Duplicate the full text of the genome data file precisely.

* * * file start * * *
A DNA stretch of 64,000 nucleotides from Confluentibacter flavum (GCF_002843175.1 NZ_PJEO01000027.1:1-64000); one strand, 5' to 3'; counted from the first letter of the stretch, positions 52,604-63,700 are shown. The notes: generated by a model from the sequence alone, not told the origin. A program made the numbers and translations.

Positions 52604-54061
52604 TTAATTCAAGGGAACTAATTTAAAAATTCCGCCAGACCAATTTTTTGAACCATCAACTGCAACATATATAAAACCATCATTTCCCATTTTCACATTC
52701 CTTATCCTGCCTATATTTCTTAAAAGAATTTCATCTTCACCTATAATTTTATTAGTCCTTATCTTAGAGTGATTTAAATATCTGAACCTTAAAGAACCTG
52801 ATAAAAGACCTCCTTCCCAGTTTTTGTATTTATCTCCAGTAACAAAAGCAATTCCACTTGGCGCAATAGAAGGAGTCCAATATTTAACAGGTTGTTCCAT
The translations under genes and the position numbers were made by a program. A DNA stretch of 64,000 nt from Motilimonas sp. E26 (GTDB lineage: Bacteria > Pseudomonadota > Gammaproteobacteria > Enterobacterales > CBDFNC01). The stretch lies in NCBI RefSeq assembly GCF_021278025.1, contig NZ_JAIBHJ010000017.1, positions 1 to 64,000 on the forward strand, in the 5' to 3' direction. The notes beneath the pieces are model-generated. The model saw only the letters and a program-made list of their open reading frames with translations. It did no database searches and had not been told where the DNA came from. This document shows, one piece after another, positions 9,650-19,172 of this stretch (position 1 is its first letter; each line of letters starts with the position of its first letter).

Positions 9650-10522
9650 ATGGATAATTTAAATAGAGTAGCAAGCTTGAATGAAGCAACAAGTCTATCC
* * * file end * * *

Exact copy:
A DNA stretch of 64,000 nucleotides from Confluentibacter flavum (GCF_002843175.1 NZ_PJEO01000027.1:1-64000); one strand, 5' to 3'; counted from the first letter of the stretch, positions 52,604-63,700 are shown. The notes: generated by a model from the sequence alone, not told the origin. A program made the numbers and translations.

Positions 52604-54061
52604 TTAATTCAAGGGAACTAATTTAAAAATTCCGCCAGACCAATTTTTTGAACCATCAACTGCAACATATATAAAACCATCATTTCCCATTTTCACATTC
52701 CTTATCCTGCCTATATTTCTTAAAAGAATTTCATCTTCACCTATAATTTTATTAGTCCTTATCTTAGAGTGATTTAAATATCTGAACCTTAAAGAACCTG
52801 ATAAAAGACCTCCTTCCCAGTTTTTGTATTTATCTCCAGTAACAAAAGCAATTCCACTTGGCGCAATAGAAGGAGTCCAATATTTAACAGGTTGTTCCAT
The translations under genes and the position numbers were made by a program. A DNA stretch of 64,000 nt from Motilimonas sp. E26 (GTDB lineage: Bacteria > Pseudomonadota > Gammaproteobacteria > Enterobacterales > CBDFNC01). The stretch lies in NCBI RefSeq assembly GCF_021278025.1, contig NZ_JAIBHJ010000017.1, positions 1 to 64,000 on the forward strand, in the 5' to 3' direction. The notes beneath the pieces are model-generated. The model saw only the letters and a program-made list of their open reading frames with translations. It did no database searches and had not been told where the DNA came from. This document shows, one piece after another, positions 9,650-19,172 of this stretch (position 1 is its first letter; each line of letters starts with the position of its first letter).

Positions 9650-10522
9650 ATGGATAATTTAAATAGAGTAGCAAGCTTGAATGAAGCAACAAGTCTATCC